My own experiences have been very heartening and life affirming. I’ve met some utterly delightful men. I’ve had some fantastic lovers and have learned so very much about myself as a woman, a sexual being, and a person continuing to deal with the fall-out of some early life traumas. I’ve also discovered that as difficult as I always thought it was for us women to deal with our sagging bodies and flagging libidos, most men are in much, much worse shape emotionally and spiritually. The big factor for most men, I’ve discovered, is that as their bodies start to fail them, they don’t have the sisterhood of friends that most of us women have. They are alone in their self-doubt and misery. Guys just don’t talk in the kind of supportive way that women do. Their sexual challenges tend to get highlighted rather than normalized through the social isolation they experience around this topic.

Being playful on a Portuguese beach . . .

Being playful on a Portuguese beach . . .

So while I hold my sex life as in no way disgraceful, I do know that the fact that I talk pretty openly about on-line dating, about sexuality and about the emotional and physical issues many experience as they age is considered disgraceful to many. All the more so because I am not a licensed psychologist or medical practitioner. I am just a fat old woman who loves life and is committed to living it as vibrantly as I possibly can for as long as I possibly can.  Disgraceful, isn’t it?

Fear and Aging

Here I am on my balcony last summer. I let my gardening go this year so that I could spend more time solo camping.

I live my life relatively free from fear. I learned a long time ago that fearing the future means that my today is lived with less aliveness than is possible because some part of me is bracing against a negative future. As I often tell my coaching clients who don’t believe that they can envision a future for themselves: if you can worry, you are already adept at creating a vision for yourself. It just happens to be a negative view of what’s possible.

That isn’t to say that I don’t have certain concerns about my future, but I don’t fear it. For example, I’ve chosen to live alone in later life; what biological family I have all live over 1,000 miles away. I’m very mindful that this means that should I ever get sick or otherwise need the support one typically looks to family for, it won’t be there.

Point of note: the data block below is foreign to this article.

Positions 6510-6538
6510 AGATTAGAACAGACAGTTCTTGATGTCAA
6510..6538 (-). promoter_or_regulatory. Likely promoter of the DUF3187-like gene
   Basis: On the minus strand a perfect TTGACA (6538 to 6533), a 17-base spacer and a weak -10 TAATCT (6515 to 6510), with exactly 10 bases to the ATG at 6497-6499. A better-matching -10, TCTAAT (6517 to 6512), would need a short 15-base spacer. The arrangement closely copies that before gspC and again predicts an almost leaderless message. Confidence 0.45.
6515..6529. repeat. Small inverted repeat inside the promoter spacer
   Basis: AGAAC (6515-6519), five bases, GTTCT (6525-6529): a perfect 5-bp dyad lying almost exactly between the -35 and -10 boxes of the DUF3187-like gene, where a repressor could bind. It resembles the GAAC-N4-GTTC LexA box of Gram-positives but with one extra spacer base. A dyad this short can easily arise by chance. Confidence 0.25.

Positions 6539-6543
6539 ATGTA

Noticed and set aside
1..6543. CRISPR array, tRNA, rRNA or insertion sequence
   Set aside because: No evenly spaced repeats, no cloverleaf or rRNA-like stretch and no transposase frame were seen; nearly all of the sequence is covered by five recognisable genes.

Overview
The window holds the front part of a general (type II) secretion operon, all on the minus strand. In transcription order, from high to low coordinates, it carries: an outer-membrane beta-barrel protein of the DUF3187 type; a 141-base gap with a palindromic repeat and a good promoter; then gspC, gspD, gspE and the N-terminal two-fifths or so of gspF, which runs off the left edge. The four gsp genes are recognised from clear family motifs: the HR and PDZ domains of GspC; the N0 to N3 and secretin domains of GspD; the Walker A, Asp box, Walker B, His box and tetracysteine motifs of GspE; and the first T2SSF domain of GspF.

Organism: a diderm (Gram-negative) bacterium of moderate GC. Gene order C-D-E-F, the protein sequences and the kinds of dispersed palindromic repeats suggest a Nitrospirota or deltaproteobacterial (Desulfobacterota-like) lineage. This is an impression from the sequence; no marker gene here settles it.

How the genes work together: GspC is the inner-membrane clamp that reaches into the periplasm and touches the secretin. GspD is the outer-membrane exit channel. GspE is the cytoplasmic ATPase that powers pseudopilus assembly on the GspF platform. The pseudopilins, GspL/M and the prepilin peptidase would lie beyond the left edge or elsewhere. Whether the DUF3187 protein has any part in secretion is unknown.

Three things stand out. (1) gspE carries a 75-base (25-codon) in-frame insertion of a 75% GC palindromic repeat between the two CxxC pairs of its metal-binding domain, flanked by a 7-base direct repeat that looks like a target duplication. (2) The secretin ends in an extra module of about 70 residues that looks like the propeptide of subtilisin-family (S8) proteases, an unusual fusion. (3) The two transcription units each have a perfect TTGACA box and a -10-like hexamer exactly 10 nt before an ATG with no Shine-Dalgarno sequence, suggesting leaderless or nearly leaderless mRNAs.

I was just chatting with a friend who has just come through a rather prolonged medical situation. She was surprised at just how much self advocacy it took to receive the best attention from the medical system. Those kinds of conversations give me pause to consider the future. Not in a fearful way, but in a way that invites creativity and an awareness that I need to develop alternative strategies for myself.

Making new friends with people younger than me is a key ‘self preservation’ strategy of mine! Sadly, Trish is from Ottawa so we really only spend time together volunteering at Stanfest each July

I don’t know what my answers for dealing with life’s inevitable crises will be, but I do have every confidence that they won’t be fear driven. Rather they’ll be considered and mindful, anticipating alternatives, just like I live my day-to-day life. One thing I’m very clear about, though, is that I have no plans to become one of those fearful little old ladies who sit quietly in their homes and apartments afraid of every knock at the door. I know that the best way to live the future without fear is to live today without it. I also know that the best way to live the future mindfully is to begin to develop plans and strategies today.

Hmmmm . . . .